Analgesics
Antiandrogens
Antihistamines
Azvudine
Bromhexine
Budesonide
Colchicine
Conv. Plasma
Curcumin
Famotidine
Favipiravir
Fluvoxamine
Hydroxychlor..
Ivermectin
Lifestyle
Melatonin
Metformin
Minerals
Molnupiravir
Monoclonals
Naso/orophar..
Nigella Sativa
Nitazoxanide
PPIs
Paxlovid
Quercetin
Remdesivir
Thermotherapy
Vitamins
More

Other
Feedback
Home
Top
Results
Abstract
All melatonin studies
Meta analysis
 
Feedback
Home
next
study
previous
study
c19early.org COVID-19 treatment researchMelatoninMelatonin (more..)
Melatonin Meta
Metformin Meta
Antihistamines Meta
Azvudine Meta Molnupiravir Meta
Bromhexine Meta
Budesonide Meta
Colchicine Meta Nigella Sativa Meta
Conv. Plasma Meta Nitazoxanide Meta
Curcumin Meta PPIs Meta
Famotidine Meta Paxlovid Meta
Favipiravir Meta Quercetin Meta
Fluvoxamine Meta Remdesivir Meta
Hydroxychlor.. Meta Thermotherapy Meta
Ivermectin Meta

All Studies   Meta Analysis    Recent:   

Role of Melatonin in Management of COVID-19: A Systematic Review

Amin et al., Microbes, Infection and Chemotherapy, doi:10.54034/mic.e1982
Jun 2024  
  Post
  Facebook
Share
  Source   PDF   All Studies   Meta AnalysisMeta
Mortality 79% Improvement Relative Risk ICU admission 55% Melatonin for COVID-19  Amin et al.  META ANALYSIS c19early.org Favorsmelatonin Favorscontrol 0 0.5 1 1.5 2+
Melatonin for COVID-19
11th treatment shown to reduce risk in December 2020
 
*, now with p = 0.0000002 from 18 studies.
Lower risk for mortality, ventilation, and recovery.
No treatment is 100% effective. Protocols combine treatments. * >10% efficacy, ≥3 studies.
4,400+ studies for 81 treatments. c19early.org
Meta analysis of 7 RCTs showing lower mortality and hospitalization time with melatonin treatment for COVID-19.
6 meta analyses show significant improvements with melatonin for mortality1-3, mechanical ventilation4, hospitalization3,4, improvement4, and recovery5,6.
Currently there are 18 melatonin for COVID-19 studies, showing 48% lower mortality [27‑63%], 29% lower ventilation [14‑40%], 6% lower ICU admission [-4‑15%], 19% lower hospitalization [-9‑40%], and 38% fewer cases [-6‑64%].
risk of death, 79.0% lower, RR 0.21, p = 0.002.
risk of ICU admission, 55.0% lower, RR 0.45, p = 0.13.
Effect extraction follows pre-specified rules prioritizing more serious outcomes. Submit updates
Amin et al., 8 Jun 2024, peer-reviewed, 4 authors. Contact: farouk.allam@med.asu.edu.eg.
This PaperMelatoninAll
Role of Melatonin in Management of COVID-19: A Systematic Review
Ghada Essam El-Din Amin, Salwa Mostafa Mohammad Abdel Rahman, Rehab Mohamed Ali Mohamed, Mohamed Farouk Allam
Microbes, Infection and Chemotherapy, doi:10.54034/mic.e1982
Background: the COVID-19 pandemic has significantly impacted global healthcare and economic systems. The clinical manifestation of the disease varies from flu-like symptoms to severe pneumonia and, in some cases, death. Melatonin and its metabolites play a crucial role in immunomodulation and possess anti-oxidative properties, capable of directly and indirectly scavenging reactive oxygen species. Objective: the aim of the present systematic review was to assess the effectiveness of melatonin in the management of COVID-19 patients and its role in expediting the return of patients to their baseline health. Methodology: the literature review was conducted up to August 2022, resulting in the identification of 533 articles after sorting them by authors and year of publication. Following the removal of 223 duplicate articles, 310 abstracts were screened, leading to the exclusion of 281. Subsequently, 29 full-text studies were evaluated for eligibility, with 22 being excluded. Finally, seven studies met the inclusion criteria and were included for further qualitative and quantitative analyses. Results: the findings revealed a noteworthy reduction in hospital stay among patients who received melatonin compared to those who received a placebo (standardized mean difference: -0.50, Standard error: 0.15, 95% CI: -0.80, -0.20, P value: 0.001). Melatonin was associated with a significant decrease in mortality in COVID-19 patients when compared to the placebo (Pooled RR: 0.21, 95% CI: 0.08, 0.56, P value: 0.002). However, there were no significant differences between melatonin and placebo regarding the need for hospitalization, ICU admission, artificial ventilation, and the requirement for oxygen therapy. Conclusion: melatonin may decrease the mortality rate among patients with COVID-19. Melatonin may reduce the duration of hospital stay in patients with COVID-19. Melatonin had no effect on the following outcomes in COVID-19 patients: the need for hospitalization, ICU admission, artificial ventilation and the need for oxygen therapy.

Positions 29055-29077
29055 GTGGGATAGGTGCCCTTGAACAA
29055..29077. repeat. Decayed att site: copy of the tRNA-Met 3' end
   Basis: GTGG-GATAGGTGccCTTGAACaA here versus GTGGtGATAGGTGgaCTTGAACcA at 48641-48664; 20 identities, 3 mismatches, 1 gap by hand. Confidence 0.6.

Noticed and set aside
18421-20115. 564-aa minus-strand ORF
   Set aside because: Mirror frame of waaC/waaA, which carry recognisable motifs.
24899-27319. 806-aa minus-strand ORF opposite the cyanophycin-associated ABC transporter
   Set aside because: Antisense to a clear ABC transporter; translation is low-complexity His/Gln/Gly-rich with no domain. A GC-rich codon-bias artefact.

Author contributions Field work supervision: Ghada Essam El-Din Amin, Salwa Mostafa Mohammad Abdel Rahman, Rehab Mohamed Ali Mohamed and Mohamed Farouk Allam. Analysis strategy and design: Ghada Essam El-Din Amin, Salwa Mostafa Mohammad Abdel Rahman, Rehab Mohamed Ali Mohamed and Mohamed Farouk Allam. Data management: Ghada Essam El-Din Amin, Salwa Mostafa Mohammad Abdel Rahman, Rehab Mohamed Ali Mohamed and Mohamed Farouk Allam. Data analysis and interpretation of results: Ghada Essam El-Din Amin, Salwa Mostafa Mohammad Abdel Rahman, Rehab Mohamed Ali Mohamed and Mohamed Farouk Allam. Decision making on content and paper write-up and revision of final draft: Ghada Essam El-Din Amin, Salwa Mostafa Mohammad Abdel Rahman, Rehab Mohamed Ali Mohamed and Mohamed Farouk Allam. Ethics approval and consent to participate Not applicable . Availability of data and materials Our study is a Systematic Review/Meta-analysis. The datasets analyzed during the current study are available in the published pooled study. Also, the datasets used and analyzed during the current study available from the corresponding author on reasonable request. Competing interests No competing interests.